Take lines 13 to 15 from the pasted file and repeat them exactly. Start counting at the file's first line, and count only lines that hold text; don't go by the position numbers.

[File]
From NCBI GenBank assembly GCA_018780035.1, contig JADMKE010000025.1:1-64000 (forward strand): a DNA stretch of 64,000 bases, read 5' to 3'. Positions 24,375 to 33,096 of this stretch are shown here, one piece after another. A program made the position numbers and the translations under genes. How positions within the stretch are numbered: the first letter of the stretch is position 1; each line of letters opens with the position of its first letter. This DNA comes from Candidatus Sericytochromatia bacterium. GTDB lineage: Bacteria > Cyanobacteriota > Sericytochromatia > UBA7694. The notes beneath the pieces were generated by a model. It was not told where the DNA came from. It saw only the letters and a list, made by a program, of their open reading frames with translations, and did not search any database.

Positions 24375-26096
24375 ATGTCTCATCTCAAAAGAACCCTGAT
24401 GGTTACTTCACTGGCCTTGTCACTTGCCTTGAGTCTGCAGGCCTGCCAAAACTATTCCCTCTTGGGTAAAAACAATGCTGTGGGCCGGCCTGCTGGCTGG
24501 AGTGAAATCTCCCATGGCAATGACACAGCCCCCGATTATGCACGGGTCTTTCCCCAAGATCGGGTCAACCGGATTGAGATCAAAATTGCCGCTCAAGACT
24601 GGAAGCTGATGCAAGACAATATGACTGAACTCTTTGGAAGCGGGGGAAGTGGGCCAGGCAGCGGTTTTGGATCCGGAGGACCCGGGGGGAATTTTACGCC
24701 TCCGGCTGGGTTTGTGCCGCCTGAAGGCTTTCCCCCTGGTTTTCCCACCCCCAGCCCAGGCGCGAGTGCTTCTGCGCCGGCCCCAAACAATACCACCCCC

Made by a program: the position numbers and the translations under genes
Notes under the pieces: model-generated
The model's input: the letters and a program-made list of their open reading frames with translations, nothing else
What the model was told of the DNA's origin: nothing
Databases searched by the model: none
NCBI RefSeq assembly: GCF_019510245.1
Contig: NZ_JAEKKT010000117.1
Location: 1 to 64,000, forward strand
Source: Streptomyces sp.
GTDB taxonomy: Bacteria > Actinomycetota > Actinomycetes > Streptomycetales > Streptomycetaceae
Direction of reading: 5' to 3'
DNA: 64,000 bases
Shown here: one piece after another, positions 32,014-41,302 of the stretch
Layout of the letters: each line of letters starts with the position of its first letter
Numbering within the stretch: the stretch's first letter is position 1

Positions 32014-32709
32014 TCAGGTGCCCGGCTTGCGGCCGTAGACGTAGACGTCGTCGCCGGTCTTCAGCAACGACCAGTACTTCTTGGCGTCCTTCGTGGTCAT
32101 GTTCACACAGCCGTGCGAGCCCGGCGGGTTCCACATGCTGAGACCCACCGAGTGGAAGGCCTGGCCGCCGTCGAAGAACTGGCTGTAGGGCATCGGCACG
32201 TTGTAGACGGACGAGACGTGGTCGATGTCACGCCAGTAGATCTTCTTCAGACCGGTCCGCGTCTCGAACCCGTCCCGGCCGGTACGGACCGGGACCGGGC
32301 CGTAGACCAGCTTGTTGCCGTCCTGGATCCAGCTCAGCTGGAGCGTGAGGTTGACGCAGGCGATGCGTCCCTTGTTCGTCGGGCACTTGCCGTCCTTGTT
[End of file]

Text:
NCBI RefSeq assembly: GCF_019510245.1
Contig: NZ_JAEKKT010000117.1
Location: 1 to 64,000, forward strand